3 Tips for Protecting Your Brand after a Daily Deal

by Stephanie Taylor Christensen on October 5, 2011
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Once you’ve released a “daily deal” through a site like Groupon or Living Social, your focus needs to shift immediately from marketing to managing the surge in website traffic and stepping up online customer service. A Cornell University study shows that Yelp reviewers who mentioned “Groupons” and “coupons” gave the sponsoring companies “strikingly lower rating scores” than those who did not participate in an online promotion. Although how much a lowered Yelp rating impacts business is generally unknown, the study cites restaurant-industry findings that “a one-star increase in [an establishment’s] Yelp rating leads to a 9 percent increase in revenue.”

Here are three tips for protecting your brand — and retaining new business — on the heels of an online offer.

  1. Encourage feedback. Trust and communication are hallmarks of customer loyalty and engagement. Although you want to please as many customers as you can, you can’t be all things to all people. Recognize and accept that deal seekers are a price-sensitive group who may never see the value in your offering at full price. Encourage all customers to provide a review of their experience with your business — even if it’s not a good one. The occasional negative review can actually boost your company’s credibility by demonstrating that the comments are independent and uncensored. When positive feedback outweighs the negative, customers will often weigh both sides of the argument and make their own decisions.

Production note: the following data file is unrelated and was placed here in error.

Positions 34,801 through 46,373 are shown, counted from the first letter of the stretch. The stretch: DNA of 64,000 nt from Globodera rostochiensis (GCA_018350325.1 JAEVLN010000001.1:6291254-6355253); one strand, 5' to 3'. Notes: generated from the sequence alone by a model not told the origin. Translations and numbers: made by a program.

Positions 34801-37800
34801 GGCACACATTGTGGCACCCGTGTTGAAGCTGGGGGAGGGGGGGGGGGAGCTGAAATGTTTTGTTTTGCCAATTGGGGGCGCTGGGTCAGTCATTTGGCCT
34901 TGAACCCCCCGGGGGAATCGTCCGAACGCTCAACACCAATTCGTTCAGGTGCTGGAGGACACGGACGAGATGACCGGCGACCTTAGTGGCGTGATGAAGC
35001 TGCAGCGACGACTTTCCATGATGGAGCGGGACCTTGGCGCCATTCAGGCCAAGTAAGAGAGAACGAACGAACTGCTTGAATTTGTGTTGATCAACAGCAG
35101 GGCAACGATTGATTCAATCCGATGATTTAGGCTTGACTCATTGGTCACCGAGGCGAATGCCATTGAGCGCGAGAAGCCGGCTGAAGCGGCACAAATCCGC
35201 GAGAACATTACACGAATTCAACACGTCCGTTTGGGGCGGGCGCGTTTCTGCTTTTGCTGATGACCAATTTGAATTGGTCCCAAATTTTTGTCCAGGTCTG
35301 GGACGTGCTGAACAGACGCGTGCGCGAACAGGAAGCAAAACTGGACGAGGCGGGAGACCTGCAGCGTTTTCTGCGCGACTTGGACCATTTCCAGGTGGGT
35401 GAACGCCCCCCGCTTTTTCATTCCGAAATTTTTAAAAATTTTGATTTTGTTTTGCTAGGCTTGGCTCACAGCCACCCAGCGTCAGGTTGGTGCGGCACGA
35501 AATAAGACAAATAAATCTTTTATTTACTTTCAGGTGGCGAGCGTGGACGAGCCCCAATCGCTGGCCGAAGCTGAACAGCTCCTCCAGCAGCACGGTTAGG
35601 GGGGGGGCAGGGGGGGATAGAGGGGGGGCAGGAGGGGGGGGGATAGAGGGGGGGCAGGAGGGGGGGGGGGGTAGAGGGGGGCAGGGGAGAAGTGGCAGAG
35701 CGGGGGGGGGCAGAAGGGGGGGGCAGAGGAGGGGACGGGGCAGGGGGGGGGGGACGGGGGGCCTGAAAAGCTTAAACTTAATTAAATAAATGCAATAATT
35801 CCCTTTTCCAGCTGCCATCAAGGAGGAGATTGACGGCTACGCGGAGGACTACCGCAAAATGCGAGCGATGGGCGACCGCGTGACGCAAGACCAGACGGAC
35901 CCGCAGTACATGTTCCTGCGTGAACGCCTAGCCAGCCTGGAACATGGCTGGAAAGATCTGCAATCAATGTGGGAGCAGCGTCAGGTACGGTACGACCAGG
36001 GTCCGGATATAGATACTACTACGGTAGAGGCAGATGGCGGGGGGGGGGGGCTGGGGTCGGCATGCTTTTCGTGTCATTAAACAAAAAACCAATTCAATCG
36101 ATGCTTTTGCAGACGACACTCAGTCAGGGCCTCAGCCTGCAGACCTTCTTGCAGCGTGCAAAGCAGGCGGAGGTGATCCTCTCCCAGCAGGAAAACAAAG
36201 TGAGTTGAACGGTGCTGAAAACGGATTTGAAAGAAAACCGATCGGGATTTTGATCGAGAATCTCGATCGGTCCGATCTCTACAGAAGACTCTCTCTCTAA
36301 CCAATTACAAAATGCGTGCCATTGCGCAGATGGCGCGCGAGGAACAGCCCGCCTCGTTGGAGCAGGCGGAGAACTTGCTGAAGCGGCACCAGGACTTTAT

2. Learn from your “mistakes.” Treat negative reviews like performance appraisals: They provide you with opportunities to improve. If a customer has a valid gripe, thank them for bringing the matter to your attention — and explain how you’ll use their feedback to improve the customer experience. For example, if the online offer caused space constraints in your fitness class or led to sold-out product inventory, work to overcome the issue before your competitors and make the improvements known.
  3. Value your fans. The Cornell study also found an increase in a company’s Facebook “Likes” after users purchased a daily deal. As Facebook and other social networks have clearly demonstrated, people consult their peers when making buying decisions. Use your new fan base to your advantage, but never assume you’ve completely won them over. A study by DDB Worldwide shows that nearly 60 percent of Facebook users will share “liked” content from a company they support with their friends. However, 46 percent will unsubscribe from a brand’s page if the information posted is uninteresting or overwhelming (too frequent). Focus on building the value and depth of your community over time, because your fans will help mitigate the impact of negative customer feedback that comes your way.

Stephanie Taylor Christensen is a former financial services marketer who brings more than a decade of experience in marketing and writing to her career as a full-time freelance writer and small business owner.

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